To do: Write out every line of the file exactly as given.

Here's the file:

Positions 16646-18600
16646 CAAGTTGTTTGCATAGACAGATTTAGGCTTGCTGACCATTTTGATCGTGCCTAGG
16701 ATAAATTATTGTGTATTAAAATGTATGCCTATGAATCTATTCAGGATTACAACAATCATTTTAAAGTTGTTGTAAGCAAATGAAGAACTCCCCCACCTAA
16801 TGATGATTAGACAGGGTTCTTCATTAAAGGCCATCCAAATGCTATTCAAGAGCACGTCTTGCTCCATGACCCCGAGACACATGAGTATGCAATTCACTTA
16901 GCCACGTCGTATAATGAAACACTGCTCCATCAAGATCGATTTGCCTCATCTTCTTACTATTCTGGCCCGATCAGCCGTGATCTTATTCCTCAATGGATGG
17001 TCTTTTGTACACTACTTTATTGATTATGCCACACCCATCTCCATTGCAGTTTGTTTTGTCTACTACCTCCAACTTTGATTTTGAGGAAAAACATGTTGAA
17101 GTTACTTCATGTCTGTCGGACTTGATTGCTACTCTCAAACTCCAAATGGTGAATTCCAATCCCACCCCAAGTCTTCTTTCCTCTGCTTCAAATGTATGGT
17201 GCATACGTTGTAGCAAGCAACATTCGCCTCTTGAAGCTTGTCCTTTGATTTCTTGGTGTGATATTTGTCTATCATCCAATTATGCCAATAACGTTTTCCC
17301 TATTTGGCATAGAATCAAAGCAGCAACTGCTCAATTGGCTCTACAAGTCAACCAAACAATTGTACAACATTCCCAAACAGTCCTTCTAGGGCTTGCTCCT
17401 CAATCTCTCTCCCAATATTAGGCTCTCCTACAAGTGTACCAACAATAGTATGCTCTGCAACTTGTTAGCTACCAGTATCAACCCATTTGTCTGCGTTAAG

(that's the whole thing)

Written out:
Positions 16646-18600
16646 CAAGTTGTTTGCATAGACAGATTTAGGCTTGCTGACCATTTTGATCGTGCCTAGG
16701 ATAAATTATTGTGTATTAAAATGTATGCCTATGAATCTATTCAGGATTACAACAATCATTTTAAAGTTGTTGTAAGCAAATGAAGAACTCCCCCACCTAA
16801 TGATGATTAGACAGGGTTCTTCATTAAAGGCCATCCAAATGCTATTCAAGAGCACGTCTTGCTCCATGACCCCGAGACACATGAGTATGCAATTCACTTA
16901 GCCACGTCGTATAATGAAACACTGCTCCATCAAGATCGATTTGCCTCATCTTCTTACTATTCTGGCCCGATCAGCCGTGATCTTATTCCTCAATGGATGG
17001 TCTTTTGTACACTACTTTATTGATTATGCCACACCCATCTCCATTGCAGTTTGTTTTGTCTACTACCTCCAACTTTGATTTTGAGGAAAAACATGTTGAA
17101 GTTACTTCATGTCTGTCGGACTTGATTGCTACTCTCAAACTCCAAATGGTGAATTCCAATCCCACCCCAAGTCTTCTTTCCTCTGCTTCAAATGTATGGT
17201 GCATACGTTGTAGCAAGCAACATTCGCCTCTTGAAGCTTGTCCTTTGATTTCTTGGTGTGATATTTGTCTATCATCCAATTATGCCAATAACGTTTTCCC
17301 TATTTGGCATAGAATCAAAGCAGCAACTGCTCAATTGGCTCTACAAGTCAACCAAACAATTGTACAACATTCCCAAACAGTCCTTCTAGGGCTTGCTCCT
17401 CAATCTCTCTCCCAATATTAGGCTCTCCTACAAGTGTACCAACAATAGTATGCTCTGCAACTTGTTAGCTACCAGTATCAACCCATTTGTCTGCGTTAAG